Monday, February 24, 2014

Wayne Waxes (Live and on CD)

Saxophonist Wayne Escoffery turned 39 this past Sunday (2/23) and you wish him a "Happy Birthday" this coming Saturday (3/01) as he and his Quartet play The Side Door Jazz Club in Old Lyme, CT.

Escoffery, born in London, England, moved to the US when he was 8 and settled in New Haven, CT, 3 years later.  After spending several years in a youth choir, Escoffery attended the Neighborhood Music School and the Educational Center for the Arts in the Elm City. He went on to study at the Hartt School to study with Jackie McLean and did his graduate work at the Thelonious Monk Institute at the New England Conservatory of Music in Boston.  Since moving to New York City in 2000, he has worked with Tom Harrell, the Mingus Orchestra & Big Band, drummer Ben Riley, Ron Carter's Big Band.  He's issued 6 CDs as a leader plus 2 sessions co-led with his wife, vocalist Carolyn Leonhart.

His 7th CD - "The Wayne Escoffery Quintet: Live at Firehouse 12" - will be issued on March 4 by Sunnyside Records. Besides his regular rhythm section of Rashaan Carter (bass) and Jason Brown (drums), the ensemble also features pianist Orrin Evans and Rachel Z on electronic keyboards. The 36-minute program consists of 4 pieces, opening with "ZWE1", a duet for tenor saxophone and electric keyboard.  In fact, it's all Rachel Z for the first 2:50, her swirling synthesizer sounds setting an ethereal landscape for the entrance of Escoffery.  His warm tenor sound on a plaintive melody softens the piece and leads into "Gulf of Aqaba", an composition first recorded on a CD with Israeli-born guitarist Avi Rothbard.  Here, the Middle-Eastern feel can be heard in the melody line but the rhythm section displays the force of Elvin Jones and Jimmy Garrison from John Coltrane's classic Quartet.  Evans' powerful piano chords blend nicely with Ms. Z's impressionistic sounds.  Escoffery's solo is fiery, building in intensity until he is high in the tenor's register (without squalling).  The intensity softens for the fine piano solo - here, the electronic sounds resemble a string quartet, quietly shadowing Evans as he spars with the rhythm section. Ms. Z's shimmering and quivering synth work opens "The Only Son of One", the title track of the saxophonist's previous CD.  This piece displays a Wayne Shorter/Weather Report influence in its open-ended melody line and its tranquil feel.  Nothing is rushed, the solos are subdued yet forceful (especially the tenor spot) and the rhythm section is exemplary. The program closes with "Blue Monsoon", an Esmond Edwards composition first recorded in 1973 by Sonny Stitt and again in 1975 by organist Jack McDuff. The track opens with just tenor saxophone, a lovely soliloquy that has great power and poetry.  The band enters on a short phrase that becomes the opening line of the theme. Evans powerful piano solo sets the table for another fiery (but under control) tenor solo, this time with a bluesy feel to many of the phrases Escoffery plays.  Ms. Z's keys really fill out the background, doing so without intruding.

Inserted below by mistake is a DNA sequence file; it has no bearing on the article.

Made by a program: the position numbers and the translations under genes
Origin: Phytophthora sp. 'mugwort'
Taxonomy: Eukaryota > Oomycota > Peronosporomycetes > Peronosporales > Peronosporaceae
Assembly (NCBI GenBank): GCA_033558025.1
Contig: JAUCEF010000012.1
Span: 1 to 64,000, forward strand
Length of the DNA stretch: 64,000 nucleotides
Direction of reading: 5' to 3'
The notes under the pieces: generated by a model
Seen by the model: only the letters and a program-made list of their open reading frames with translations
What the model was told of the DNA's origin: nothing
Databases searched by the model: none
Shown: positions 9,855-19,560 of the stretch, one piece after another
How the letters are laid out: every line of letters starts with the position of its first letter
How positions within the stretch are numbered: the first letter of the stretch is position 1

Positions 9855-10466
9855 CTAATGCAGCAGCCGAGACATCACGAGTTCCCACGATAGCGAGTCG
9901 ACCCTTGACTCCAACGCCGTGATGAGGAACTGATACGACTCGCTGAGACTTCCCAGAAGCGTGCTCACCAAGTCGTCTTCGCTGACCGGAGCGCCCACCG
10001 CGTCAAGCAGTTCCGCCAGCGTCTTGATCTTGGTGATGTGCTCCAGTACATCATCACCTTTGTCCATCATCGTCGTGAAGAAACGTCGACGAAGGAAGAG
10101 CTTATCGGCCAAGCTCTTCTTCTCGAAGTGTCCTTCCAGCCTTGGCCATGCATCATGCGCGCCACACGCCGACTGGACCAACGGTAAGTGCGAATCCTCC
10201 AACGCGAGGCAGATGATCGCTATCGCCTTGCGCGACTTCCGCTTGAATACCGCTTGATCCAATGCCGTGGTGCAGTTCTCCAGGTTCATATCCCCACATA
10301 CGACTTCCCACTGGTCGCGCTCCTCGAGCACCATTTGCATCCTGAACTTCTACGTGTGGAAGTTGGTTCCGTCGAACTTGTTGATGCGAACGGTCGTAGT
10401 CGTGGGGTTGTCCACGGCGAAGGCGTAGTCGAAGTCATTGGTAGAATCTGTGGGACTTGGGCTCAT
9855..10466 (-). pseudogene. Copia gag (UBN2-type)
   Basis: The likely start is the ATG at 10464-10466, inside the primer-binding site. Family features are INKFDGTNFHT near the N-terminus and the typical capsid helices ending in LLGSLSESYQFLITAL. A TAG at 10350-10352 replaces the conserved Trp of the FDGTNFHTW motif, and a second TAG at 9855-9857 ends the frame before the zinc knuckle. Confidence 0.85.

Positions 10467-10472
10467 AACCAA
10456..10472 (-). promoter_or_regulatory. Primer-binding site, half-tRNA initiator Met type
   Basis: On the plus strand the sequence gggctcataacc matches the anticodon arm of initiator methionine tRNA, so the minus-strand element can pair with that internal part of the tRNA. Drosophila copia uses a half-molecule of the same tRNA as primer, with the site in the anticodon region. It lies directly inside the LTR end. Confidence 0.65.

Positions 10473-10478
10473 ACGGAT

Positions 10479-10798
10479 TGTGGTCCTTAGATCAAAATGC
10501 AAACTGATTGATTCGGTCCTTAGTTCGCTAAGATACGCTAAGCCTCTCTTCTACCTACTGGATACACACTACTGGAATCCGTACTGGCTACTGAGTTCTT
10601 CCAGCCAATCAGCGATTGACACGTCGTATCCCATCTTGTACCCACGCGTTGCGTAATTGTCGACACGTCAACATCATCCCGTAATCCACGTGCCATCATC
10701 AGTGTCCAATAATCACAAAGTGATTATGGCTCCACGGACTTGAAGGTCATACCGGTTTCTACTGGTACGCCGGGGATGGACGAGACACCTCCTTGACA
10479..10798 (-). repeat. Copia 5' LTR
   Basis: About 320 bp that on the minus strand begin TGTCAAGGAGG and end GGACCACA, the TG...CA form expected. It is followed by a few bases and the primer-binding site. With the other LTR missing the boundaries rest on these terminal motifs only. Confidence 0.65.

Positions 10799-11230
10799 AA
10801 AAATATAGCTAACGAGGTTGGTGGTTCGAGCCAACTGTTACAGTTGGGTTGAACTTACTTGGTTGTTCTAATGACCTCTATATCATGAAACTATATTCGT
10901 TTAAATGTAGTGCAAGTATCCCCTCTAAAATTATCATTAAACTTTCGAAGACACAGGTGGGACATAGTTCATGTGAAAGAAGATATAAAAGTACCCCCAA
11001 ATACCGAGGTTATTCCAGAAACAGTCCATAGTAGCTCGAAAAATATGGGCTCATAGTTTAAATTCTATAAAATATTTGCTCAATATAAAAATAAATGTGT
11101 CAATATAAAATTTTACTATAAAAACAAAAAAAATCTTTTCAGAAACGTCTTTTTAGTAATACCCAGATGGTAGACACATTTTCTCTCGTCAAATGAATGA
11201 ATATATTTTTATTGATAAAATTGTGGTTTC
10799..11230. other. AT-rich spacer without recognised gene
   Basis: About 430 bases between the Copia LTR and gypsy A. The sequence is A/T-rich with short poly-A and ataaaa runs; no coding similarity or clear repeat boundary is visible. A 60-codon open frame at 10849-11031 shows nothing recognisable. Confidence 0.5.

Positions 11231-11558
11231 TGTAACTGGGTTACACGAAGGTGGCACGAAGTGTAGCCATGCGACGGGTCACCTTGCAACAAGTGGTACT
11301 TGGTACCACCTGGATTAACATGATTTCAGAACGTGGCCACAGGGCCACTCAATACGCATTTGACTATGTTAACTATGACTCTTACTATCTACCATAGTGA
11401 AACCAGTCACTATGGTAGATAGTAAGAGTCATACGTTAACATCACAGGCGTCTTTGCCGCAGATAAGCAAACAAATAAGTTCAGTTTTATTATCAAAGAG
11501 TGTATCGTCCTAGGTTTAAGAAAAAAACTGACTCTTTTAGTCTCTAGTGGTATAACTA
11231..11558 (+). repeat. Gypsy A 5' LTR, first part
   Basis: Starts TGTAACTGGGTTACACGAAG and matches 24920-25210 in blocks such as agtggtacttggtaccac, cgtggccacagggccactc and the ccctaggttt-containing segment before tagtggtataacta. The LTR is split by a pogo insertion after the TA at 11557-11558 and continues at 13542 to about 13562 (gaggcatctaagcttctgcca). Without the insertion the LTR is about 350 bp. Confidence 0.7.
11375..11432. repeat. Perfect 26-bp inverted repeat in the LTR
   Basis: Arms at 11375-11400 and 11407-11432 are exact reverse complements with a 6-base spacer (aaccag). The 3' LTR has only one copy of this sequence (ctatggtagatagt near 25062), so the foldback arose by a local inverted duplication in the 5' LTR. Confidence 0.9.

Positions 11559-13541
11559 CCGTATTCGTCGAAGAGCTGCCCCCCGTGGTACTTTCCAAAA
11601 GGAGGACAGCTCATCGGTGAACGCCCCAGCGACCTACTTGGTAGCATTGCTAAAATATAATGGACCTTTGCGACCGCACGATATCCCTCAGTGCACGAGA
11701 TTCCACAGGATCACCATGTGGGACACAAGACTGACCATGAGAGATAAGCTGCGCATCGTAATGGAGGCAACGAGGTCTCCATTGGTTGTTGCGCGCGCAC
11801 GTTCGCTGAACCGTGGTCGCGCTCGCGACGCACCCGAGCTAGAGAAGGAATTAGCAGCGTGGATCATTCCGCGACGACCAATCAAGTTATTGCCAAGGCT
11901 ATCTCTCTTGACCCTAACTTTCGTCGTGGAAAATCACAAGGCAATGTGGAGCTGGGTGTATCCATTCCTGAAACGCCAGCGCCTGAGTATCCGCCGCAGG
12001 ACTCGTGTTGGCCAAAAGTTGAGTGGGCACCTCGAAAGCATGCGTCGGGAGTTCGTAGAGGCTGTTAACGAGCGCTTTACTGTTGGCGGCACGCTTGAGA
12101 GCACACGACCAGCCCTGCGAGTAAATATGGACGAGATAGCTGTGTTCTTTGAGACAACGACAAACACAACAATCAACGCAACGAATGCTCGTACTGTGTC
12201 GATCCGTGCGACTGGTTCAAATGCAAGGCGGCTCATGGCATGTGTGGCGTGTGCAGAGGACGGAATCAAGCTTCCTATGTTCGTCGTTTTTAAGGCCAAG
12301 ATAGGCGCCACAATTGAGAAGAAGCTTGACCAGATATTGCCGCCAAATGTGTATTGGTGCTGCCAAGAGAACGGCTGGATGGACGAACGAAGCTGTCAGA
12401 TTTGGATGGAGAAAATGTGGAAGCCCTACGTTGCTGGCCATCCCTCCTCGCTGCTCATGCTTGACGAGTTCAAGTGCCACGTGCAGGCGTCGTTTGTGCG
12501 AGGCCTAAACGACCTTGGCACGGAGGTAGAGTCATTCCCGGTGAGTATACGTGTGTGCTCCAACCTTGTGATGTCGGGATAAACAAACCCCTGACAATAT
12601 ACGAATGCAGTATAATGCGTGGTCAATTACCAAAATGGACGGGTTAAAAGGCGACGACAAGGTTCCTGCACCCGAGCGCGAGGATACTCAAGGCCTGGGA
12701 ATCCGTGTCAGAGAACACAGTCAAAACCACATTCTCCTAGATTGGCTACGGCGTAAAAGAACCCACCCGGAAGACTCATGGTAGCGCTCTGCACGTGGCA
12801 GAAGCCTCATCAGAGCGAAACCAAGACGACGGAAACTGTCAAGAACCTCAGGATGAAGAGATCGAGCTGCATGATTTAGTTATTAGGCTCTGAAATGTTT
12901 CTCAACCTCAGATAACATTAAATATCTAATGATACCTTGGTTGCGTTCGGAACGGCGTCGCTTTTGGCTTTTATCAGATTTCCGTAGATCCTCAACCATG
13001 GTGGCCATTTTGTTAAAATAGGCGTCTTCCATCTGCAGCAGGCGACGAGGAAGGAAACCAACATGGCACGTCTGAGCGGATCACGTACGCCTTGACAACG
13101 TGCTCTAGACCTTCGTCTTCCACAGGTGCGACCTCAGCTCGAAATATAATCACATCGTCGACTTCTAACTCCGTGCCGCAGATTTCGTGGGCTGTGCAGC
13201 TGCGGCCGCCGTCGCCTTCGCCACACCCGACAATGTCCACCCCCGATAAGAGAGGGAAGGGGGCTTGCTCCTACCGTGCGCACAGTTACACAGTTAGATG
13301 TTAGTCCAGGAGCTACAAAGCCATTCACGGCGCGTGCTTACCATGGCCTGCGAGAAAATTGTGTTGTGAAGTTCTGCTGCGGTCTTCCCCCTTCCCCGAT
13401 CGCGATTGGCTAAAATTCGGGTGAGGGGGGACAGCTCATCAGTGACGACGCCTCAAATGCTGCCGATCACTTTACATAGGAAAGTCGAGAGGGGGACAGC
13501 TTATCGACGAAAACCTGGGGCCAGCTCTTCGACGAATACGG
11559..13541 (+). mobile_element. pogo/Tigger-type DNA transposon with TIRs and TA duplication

The interaction throughout the set is quite impressive, especially the work of Orrin Evans and Rachel Z.  The 2 keyboards could have been distracting; instead, they complement each other admirably.  The elasticity of the rhythm section is also noteworthy.  Wayne Escoffery goes from strength to strength, his music and musicianship imposing and impactful.  "Live at Firehouse 12" might be short on running time but packs a mighty punch.  For more information, go to    

Not sure who's joining Wayne Escoffery on Saturday at The Side Door but you can be sure the music will be worth your time.  For reservations, go to or call them at 860-434-0886.

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